Say an all-veg restaurant and highway spots churning buttery parathas or decades-old family hotels with menus stained in gravy, come to mind. Shoving these horror images aside is GK’s newest fine-dine, Kiara Soul Kitchen, that’s got an unconventional menu where everything comes with an Oriental twist.
Leaf The Stereotypes Behind
As a vegetarian, our biggest grouse has been limited options, between the usual North Indian dal makhani and shahi paneer, or an occasional thin crust pizza with beautiful olives and rocket lettuce. Thankfully, Manav and Madhav realised that while the whole world was giving a leafy green signal to vegan khaana, back home, the options were sadly limited.
Once back in Delhi, they decided to create this veggie-loving food place themselves. Kiara was born with a thoughtfully curated menu that could indeed only come from well-travelled fellow veggies who understood our predicament too well.
The chief cook was told to forget all precedents and put together a menu that didn’t go by the book at all. The crockery was sourced straight from artisans, and there was a cute little transparent kitchen in place. Finally, a menu full of salads, soups, sushi, kebabs, curries, daals, khichdis and desserts were added, and they opened their doors two weeks back.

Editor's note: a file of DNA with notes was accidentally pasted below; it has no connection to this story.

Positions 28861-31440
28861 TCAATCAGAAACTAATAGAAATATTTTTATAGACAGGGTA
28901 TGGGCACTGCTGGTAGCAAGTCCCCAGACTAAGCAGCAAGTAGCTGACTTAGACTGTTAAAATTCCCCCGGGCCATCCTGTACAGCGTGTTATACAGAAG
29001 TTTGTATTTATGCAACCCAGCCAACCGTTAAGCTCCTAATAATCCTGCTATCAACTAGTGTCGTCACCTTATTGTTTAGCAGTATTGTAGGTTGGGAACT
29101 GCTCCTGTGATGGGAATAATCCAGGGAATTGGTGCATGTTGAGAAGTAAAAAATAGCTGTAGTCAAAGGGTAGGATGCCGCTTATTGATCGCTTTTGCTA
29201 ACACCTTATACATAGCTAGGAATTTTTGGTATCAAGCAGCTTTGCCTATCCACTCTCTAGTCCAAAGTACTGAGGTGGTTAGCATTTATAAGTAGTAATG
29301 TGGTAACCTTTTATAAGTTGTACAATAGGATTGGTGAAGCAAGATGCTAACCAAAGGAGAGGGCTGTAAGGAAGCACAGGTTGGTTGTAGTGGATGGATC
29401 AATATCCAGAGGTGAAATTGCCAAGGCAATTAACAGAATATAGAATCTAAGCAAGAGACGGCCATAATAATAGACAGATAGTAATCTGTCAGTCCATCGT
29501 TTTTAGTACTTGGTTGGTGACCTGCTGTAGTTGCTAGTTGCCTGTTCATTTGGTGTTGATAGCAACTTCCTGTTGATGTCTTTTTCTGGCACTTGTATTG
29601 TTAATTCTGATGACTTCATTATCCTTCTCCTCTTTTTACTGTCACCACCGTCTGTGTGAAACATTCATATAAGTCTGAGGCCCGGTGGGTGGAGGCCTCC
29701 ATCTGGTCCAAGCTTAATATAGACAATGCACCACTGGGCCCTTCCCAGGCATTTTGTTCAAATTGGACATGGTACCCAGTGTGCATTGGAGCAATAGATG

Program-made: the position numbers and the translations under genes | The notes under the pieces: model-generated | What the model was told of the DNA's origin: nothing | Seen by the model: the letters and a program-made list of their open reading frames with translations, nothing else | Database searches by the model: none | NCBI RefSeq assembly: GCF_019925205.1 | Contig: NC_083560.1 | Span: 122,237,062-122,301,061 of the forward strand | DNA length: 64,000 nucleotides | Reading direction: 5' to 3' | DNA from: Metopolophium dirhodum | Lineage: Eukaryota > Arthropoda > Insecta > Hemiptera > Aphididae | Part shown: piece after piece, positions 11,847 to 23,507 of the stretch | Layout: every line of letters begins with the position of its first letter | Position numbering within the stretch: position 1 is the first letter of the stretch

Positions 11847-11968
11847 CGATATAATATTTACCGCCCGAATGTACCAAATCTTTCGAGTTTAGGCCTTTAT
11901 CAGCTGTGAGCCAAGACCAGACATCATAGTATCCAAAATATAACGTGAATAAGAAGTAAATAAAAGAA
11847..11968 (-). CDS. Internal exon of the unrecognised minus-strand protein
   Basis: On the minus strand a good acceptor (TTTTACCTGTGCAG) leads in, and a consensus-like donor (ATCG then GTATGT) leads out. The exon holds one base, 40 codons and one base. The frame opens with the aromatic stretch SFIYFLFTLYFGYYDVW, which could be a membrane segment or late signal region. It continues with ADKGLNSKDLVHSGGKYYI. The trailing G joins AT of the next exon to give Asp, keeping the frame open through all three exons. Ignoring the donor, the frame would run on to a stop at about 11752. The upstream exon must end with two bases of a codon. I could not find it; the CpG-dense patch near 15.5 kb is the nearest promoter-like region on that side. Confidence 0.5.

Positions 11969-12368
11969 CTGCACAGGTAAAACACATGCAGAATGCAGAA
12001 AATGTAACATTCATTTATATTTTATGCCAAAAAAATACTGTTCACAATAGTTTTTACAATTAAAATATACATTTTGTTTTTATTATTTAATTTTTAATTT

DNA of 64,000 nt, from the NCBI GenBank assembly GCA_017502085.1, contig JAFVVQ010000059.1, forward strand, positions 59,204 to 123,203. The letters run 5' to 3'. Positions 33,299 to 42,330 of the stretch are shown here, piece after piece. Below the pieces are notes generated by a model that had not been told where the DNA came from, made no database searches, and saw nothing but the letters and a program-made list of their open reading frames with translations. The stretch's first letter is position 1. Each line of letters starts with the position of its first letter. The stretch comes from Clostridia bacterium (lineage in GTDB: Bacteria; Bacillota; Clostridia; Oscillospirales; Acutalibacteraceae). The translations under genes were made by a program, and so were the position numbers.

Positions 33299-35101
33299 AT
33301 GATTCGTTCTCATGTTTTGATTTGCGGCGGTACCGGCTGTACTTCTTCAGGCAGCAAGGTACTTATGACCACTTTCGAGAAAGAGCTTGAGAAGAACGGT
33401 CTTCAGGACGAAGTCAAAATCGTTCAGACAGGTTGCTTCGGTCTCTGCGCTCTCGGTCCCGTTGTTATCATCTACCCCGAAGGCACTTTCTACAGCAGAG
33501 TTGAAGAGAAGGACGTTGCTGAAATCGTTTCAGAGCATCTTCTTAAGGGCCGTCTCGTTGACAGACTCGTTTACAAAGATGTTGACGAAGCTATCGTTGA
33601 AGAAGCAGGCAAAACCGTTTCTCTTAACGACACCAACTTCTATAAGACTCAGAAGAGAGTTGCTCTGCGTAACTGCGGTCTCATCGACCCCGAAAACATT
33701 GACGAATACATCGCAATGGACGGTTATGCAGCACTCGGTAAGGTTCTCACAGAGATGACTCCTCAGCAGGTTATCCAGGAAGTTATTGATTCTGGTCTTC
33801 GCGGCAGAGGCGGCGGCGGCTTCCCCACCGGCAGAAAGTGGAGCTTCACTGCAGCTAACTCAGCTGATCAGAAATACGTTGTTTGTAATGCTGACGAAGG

Lettuce Try New Things
We began our evening with a Mojito and Watermelon Martini, and if we had to pick, we’d say go for the former. The fresh mint and light sugar make it a summer favourite that no other beverage can rival. Next up was the Kiara Flower Pot, which looked as heavenly as it tasted. A burst of flavours from the broccoli, quinoa, tomatoes, bell peppers and crushed peanuts tasted even more divine with their chilli garlic dressing. We ordered the basic Tom Yum soup next, and suffice it to say, it was the veggie equivalent of the chicken soup for the soul.
The Pok Choy Dumplings were everything we expected, but served as a great contrast to the sweet potato and pumpkin kebabs that made us believe that Indian and Oriental flavours can complement each other. We were hoping to try their Kaffir Lime Khichdi and Bao Bhaji but unfortunately, our appetite gave way and we ended with the churros withorange marmalade, and Apple Crumble with an Apple Miso Ganache. Both sealed our love affair with the fine-dine with their perfectly-balanced aromas and flavours. In fact, they fell in that sweet spot where fusion doesn’t weigh heavy on comfort food.
P.S. Extra points for presentation. Every dish looks totes Instagrammable with the leaves and flowers and veggie flourishes.
So, We're Saying...
60% of Kiara’s menu is vegan, and they are determined to let diabetics and people with dietary restrictions have a good time. So, their menu is very mindful.
P.S. Their bar is all set but it’ll start serving by the end of April. Thank God, they haven’t assumed that vegetarians don’t drink. We’ll go next month only to pair that Garden Salad with Japanese hummus with a flowery cocktail.